Why was Newark selected as one of the Eleven Town Halls?
I commend all short speechmakers, but especially when the assembled crowd must withstand the a numbing cold and pouring rain of a dispiriting Washington mid-November day. I did not beat Abraham Lincoln's Gettysburg short speech record time. I certainly did not approach his eloquence. But the assembled young and old coin collectors were tolerant of my remarks about the meaning of the half-completed Capitol Dome that appears on the tails side of the new DC penny. They will remember that it was slaves and free black artisans who in the main built the Capitol. And the treat for all was the new penny distributed by the Director of the United States Mint, Ed Moy.
Then I took Amtrak to Newark for a Town Hall. The three hours-plus provided time for reflection about the Newark Town Hall. I looked forward to hearing Eric Foner – an outstanding scholar whose articles in The Nation and his monographs prove to all that there is value in reading history. He is near completing a book on Lincoln and slavery. What a complex subject, but without the Emancipation Proclamation we would surely not celebrate Lincoln's greatness.
I also looked forward to the Newark Town Hall as an opportunity to personally thank Prudential Financial's CEO John Strangfeld and its foundation director Mary O'Malley for Prudential's generous support of the Bicentennial's civic and education programs.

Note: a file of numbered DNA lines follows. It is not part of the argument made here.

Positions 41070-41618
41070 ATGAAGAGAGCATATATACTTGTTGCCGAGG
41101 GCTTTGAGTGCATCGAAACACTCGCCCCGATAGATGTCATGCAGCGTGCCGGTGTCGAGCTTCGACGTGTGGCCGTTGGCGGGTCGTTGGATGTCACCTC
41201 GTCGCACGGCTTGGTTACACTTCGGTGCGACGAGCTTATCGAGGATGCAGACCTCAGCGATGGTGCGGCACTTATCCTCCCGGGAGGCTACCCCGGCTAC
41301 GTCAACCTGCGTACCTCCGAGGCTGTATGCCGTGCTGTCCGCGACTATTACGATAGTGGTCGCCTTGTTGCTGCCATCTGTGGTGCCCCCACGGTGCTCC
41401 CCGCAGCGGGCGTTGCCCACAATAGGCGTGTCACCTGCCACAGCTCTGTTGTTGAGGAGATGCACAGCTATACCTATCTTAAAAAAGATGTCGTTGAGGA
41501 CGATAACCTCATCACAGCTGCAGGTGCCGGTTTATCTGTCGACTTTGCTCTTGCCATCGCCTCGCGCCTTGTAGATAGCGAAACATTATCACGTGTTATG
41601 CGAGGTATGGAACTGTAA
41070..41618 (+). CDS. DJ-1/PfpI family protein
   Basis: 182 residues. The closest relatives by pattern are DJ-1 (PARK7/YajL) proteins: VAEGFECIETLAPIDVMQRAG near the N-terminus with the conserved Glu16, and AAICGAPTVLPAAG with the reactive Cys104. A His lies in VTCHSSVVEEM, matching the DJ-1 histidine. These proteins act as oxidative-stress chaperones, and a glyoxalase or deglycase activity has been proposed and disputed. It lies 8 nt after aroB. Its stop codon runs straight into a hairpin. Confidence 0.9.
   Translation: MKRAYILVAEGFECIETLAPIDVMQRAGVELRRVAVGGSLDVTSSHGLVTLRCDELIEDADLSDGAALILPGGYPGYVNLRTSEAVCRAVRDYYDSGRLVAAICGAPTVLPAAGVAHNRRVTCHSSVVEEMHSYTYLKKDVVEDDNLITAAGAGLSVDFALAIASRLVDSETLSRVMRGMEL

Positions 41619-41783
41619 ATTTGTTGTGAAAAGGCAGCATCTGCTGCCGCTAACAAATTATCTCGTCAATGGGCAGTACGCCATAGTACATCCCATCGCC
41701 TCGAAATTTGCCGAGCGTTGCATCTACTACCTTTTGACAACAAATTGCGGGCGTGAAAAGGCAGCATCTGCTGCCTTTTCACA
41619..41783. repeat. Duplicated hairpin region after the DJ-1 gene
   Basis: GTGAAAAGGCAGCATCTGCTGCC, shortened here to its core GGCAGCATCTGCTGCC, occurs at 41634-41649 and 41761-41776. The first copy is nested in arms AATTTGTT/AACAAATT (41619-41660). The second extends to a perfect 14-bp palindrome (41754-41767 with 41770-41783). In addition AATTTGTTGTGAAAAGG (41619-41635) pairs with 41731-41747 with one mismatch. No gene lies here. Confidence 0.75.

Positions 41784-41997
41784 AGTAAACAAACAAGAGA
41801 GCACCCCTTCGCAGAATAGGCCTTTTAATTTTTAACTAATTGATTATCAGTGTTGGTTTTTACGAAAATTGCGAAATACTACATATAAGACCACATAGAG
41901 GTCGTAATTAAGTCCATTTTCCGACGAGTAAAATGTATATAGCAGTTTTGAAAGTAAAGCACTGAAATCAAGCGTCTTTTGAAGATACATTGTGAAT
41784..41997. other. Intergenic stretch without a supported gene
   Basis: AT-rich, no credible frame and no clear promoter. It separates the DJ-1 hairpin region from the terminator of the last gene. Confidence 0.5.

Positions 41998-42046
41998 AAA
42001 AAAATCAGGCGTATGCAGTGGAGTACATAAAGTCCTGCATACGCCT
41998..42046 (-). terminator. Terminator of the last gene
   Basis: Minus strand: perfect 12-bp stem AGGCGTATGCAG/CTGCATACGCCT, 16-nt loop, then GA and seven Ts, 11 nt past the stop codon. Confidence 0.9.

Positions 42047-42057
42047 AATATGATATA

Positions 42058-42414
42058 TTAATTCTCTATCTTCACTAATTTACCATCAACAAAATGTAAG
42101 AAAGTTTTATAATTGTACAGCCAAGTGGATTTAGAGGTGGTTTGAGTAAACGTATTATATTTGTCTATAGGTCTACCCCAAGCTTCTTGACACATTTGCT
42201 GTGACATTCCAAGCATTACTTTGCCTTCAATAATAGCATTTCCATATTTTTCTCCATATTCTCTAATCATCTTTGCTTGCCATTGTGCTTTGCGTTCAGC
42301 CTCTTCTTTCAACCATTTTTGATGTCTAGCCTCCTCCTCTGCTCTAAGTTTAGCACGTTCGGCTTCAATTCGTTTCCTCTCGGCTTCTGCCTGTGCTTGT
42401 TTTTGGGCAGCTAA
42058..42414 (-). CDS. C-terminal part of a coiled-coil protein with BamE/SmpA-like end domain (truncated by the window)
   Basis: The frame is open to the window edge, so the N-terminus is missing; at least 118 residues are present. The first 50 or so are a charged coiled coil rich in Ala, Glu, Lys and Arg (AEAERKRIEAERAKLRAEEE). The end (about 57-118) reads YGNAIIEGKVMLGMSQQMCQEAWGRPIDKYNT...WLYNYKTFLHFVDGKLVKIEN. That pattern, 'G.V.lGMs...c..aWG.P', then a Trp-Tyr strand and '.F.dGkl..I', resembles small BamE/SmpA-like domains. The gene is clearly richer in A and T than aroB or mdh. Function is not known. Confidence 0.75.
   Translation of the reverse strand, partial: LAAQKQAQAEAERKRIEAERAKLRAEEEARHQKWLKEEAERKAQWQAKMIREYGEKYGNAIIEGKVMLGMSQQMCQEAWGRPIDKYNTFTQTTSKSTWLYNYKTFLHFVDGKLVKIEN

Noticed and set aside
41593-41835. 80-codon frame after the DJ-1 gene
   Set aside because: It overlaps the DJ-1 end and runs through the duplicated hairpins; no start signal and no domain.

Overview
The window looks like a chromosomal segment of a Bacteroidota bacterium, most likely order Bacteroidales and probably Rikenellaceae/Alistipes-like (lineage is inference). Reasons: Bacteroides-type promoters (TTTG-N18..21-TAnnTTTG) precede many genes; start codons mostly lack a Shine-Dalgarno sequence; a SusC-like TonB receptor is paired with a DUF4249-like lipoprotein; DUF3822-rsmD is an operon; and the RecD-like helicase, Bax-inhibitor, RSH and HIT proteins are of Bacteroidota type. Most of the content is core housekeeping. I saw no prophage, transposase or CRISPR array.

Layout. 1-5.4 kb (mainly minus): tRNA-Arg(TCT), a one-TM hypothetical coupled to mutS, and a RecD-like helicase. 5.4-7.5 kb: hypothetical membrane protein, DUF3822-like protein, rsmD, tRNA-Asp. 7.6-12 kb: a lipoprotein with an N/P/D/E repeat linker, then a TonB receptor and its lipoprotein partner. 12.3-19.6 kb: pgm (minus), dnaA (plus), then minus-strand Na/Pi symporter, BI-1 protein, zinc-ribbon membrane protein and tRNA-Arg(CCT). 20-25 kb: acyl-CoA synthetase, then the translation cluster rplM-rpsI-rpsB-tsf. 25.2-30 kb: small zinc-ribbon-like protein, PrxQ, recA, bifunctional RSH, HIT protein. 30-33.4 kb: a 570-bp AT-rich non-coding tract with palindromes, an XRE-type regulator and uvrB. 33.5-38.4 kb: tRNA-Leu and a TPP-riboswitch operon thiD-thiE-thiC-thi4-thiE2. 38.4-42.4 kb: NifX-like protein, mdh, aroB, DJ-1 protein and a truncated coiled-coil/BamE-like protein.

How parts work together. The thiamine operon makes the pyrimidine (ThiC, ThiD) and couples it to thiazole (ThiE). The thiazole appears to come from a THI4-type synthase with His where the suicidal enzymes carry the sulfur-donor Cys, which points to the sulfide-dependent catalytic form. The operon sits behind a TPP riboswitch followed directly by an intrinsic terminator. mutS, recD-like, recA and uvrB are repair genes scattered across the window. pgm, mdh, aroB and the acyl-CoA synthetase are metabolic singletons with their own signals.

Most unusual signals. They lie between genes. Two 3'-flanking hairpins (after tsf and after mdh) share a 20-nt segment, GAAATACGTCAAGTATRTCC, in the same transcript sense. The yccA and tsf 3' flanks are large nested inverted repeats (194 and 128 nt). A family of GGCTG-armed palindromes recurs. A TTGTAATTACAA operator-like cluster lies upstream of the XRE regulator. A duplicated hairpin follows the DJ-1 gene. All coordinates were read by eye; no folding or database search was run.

The program on the humane city moderated by Commissioner and Newark native professor Jim Horton was nothing short of sensational. All the speakers were powerful and original. Each in his/her own way urged youth not to return to passive acceptance of injustice but to work for change.
It was, however, the audience, students from Rutgers Newark and residents from every profession and the jobless and homeless too, who took my breath away. If Lincoln continues to talk to many, and he clearly does, it is because of his birth into intense poverty, ability to overcome depression, his fight for education, and his entry into the "I made it" group.
There is pain, and intense poverty in Newark. There is pride. People continue to believe they can lift themselves out of poverty. But how!
Everyone agreed, we need to move out of our comfort zones and meet with those unlike ourselves. We need to organize our own Team of Rivals; get everyone involved to pursue a more perfect union with economic justice for all.